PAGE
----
Margin Call, 2011.
Directed by J.C. Chandor.
Starring Kevin Spacey, Zachary Quinto, Jeremy Irons, Paul Bettany and Stanley Tucci.
During the first twenty-four hours of the worldwide financial crisis, key members of one large investment bank try to stop their world from imploding.
Margin Call, a film based on what happens at one international bank that discovers it’s not exactly on steady footing, is the first feature directed by J.C. Chandor. And considering it’s his first outing, there should be a lot more to look forward to in the future.
What could be a boring, albeit true and important story is made into a deceptively long film. Without making things melodramatic or over the top, the story (especially the first hour) flows along at quite a pace. We’re introduced to Peter Sullivan (Zachary Quinto), who discovers things aren’t as comfortable as they seem on Wall Street. Things quickly escalate until the cavalry (in the form of Jeremy Irons) is called in.
Parallels could be made to Wall Street in terms of subject matter and character, but this film definitely stands on its own two feet. Every character has a skeleton in the closet, everyone trying to find a way they can come out on top, even when the entire corporate and capitalist world’s at stake. Just like real life, people have their goods and their bads, and time is devoted to at least getting a glimpse of each from everyone.
But that aspect is a blessing and a curse for this film. I wasn’t one hundred percent sure on some of the characters names throughout, which wasn’t a bad thing. Jeremy Irons walks in the room and calls Kevin Spacey ‘Sam’ and you just go with it. Because of all the characters doing their own thing, there’s a lack of focus. At times you can see something behind the veil as characters come into their own personal problems, but it’s never gone into with a lot of depth. You know Demi Moore is going to try and screw someone over, but it’s never revealed how or why.
That’s what’s missing from this story. High levels of emotion, that people may expect going into a film about Wall Street bankers screwing up. Because of the miniplot, multiple character nature of the story, no one character arc really mattered that much to me. At first it seems that Zachary Quinto’s character will be the protagonist, but in the end he’s focused on as much as any other.
In relation to that, Margin Call might be the wrong choice if you want a story about a Little Guy discovering the wrongdoings of the Big Guy, and going into battle and winning because bankers are bad people, and bad people are hypocrites. In this film you don’t actually root for anyone. Sure, you might think Jeremy Irons should stop that, because it’s not very nice what he’s doing there. But then he explains himself and you can sort of understand where he’s coming from. There are of course different degrees of sympathy and likeability within the cast.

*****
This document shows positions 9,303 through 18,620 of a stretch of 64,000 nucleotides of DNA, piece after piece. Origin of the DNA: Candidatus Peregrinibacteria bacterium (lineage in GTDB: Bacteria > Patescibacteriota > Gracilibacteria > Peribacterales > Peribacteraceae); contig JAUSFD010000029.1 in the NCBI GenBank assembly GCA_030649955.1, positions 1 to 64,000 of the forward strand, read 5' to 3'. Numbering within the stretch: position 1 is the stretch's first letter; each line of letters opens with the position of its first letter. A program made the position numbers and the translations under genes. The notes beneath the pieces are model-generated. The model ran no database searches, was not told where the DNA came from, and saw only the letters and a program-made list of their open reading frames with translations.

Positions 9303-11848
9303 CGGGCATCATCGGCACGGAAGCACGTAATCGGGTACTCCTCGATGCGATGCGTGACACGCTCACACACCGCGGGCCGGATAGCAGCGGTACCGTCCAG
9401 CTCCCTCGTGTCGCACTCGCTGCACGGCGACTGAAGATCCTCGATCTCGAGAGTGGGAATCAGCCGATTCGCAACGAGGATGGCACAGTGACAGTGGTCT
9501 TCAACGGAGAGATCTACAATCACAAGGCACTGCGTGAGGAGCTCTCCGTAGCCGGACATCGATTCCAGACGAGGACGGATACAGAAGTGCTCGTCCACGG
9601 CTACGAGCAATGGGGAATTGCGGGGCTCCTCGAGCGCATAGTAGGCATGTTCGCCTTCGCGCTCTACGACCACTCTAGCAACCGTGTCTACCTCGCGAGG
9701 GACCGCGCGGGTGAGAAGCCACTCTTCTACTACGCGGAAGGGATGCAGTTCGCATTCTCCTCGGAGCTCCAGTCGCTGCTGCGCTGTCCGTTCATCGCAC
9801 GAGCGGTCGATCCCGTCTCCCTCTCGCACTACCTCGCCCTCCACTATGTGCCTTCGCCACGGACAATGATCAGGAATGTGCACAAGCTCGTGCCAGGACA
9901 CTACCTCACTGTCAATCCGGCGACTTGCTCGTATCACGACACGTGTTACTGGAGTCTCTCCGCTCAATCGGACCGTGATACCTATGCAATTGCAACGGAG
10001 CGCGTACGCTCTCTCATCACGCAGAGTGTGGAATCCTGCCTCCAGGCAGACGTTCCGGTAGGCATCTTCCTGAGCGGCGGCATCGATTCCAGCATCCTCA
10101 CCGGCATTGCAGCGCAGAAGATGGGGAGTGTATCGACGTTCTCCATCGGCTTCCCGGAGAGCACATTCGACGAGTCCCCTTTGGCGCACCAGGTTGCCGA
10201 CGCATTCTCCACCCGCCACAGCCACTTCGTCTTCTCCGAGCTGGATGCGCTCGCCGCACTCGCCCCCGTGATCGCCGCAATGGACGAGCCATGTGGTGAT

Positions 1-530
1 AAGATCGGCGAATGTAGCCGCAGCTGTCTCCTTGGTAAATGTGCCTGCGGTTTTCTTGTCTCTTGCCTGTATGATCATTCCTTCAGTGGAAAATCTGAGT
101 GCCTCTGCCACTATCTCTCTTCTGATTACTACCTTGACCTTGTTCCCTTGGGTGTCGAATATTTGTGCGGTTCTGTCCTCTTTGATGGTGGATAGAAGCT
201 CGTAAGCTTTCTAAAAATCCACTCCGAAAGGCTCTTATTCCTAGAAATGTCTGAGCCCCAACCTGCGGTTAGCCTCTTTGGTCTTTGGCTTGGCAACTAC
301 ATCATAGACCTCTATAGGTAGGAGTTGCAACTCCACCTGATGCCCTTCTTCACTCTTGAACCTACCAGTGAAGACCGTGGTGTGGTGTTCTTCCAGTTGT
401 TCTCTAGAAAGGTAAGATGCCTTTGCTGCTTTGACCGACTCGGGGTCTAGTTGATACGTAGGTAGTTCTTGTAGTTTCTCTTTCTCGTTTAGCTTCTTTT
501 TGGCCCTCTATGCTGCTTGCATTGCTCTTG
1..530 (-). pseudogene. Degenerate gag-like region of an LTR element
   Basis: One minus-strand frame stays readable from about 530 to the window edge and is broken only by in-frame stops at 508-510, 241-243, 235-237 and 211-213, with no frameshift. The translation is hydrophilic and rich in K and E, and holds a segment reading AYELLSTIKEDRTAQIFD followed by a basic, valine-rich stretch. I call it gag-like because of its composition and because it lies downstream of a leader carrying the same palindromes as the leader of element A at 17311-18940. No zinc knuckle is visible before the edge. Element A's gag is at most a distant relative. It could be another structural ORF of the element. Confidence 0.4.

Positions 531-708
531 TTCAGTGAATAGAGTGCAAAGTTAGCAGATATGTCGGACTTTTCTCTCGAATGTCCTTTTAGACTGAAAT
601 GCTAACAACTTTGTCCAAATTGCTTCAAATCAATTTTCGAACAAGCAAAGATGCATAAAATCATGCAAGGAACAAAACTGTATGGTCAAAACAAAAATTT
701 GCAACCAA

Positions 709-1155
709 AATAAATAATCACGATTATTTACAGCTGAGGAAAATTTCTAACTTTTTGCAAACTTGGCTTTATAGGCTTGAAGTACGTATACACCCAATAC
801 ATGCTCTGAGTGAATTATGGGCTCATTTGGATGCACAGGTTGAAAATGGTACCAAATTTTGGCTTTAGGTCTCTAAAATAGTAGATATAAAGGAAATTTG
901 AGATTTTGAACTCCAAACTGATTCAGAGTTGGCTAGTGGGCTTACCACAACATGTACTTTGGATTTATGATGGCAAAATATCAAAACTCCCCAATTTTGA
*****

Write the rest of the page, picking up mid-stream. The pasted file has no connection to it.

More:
Penn Badgley as the youngster is an annoying little git, even when he’s crying as he’s about to be fired, because he’s shedding tears right onto his million dollar shoes and through his eyes that probably cost a million dollars somehow, and in between his eyes and his shoes, the air he breathes is also costing a million dollars a molecule because he’s a right lucky git. You can actually see him as a work experience kid in the way he’s treated and the way he acts, except he goes ahead and brags about how he’s made a quarter of a million dollars in a year, then compares it to other gi-frigo-normous salaries in the company. Not that I’m jealous, of course.
And that’s the thing. Paul Bettany’s character points it out and it’s true. We’re jealous of these people with their fast cars and nice houses and suits that are shiny, and that’s one of the many perspectives this film brings up, which is one of the film’s strengths. No one is outright good or bad and you can understand each character’s reason for doing this. Jeremy Irons might destroy the lives of others to make money, but if you were in his position, would you do any different? Between him and Paul Bettany, you’re almost persuaded that they’re good guys out to save the world. Almost.
Oh, and a small note. It’d be easier to feel sorry for Paul Bettany (sorry. He plays someone called ‘Will Emerson’, apparently), or stay engrossed in the story completely, if his accent didn’t range from New York to… well, Paul Bettany.
The way the story stays almost permanently within one day is a good idea, especially as it would be impossible to follow all these characters through the troubles that came after. And that’s one of the ideas of the film. As the credits roll to the sounds of one of the characters digging a hole in front of their ex-wives’ house (it makes sense if you watch it), you get that sense that this is just the beginning. And not in a bad sequel, let’s make money from this idea ironically kind of way. You don’t have to see them dealing with the situation afterwards. You just have to know that they’re going to take advantage and do not-nice things to people they’ve never met.
And for this reason, you have a hard time liking any of these characters, but you develop a sly sort of understanding. Because if, in the words of Eric Dale (Stanley Tucci), you were offered over a hundred thousand dollars an hour to sit in a room and do nothing, you’d take the offer up before they’d finish offering it to you, even though they just did offer it to you. You’d take it quite quickly, is what I’m saying.
So in the end, Margin Call won’t be for people looking for a barnstorming, wrongs made rights man-drama. It’s a bit more than that. It’s a well paced, well directed look into what happens when people are bogged down by their own mistakes and how they’ll pull up on their ankles as hard as they can to escape. Oh, but you do feel sorry for Kevin Spacey. But that’s only because his dog is sick and he needs more money to pay the vet bills.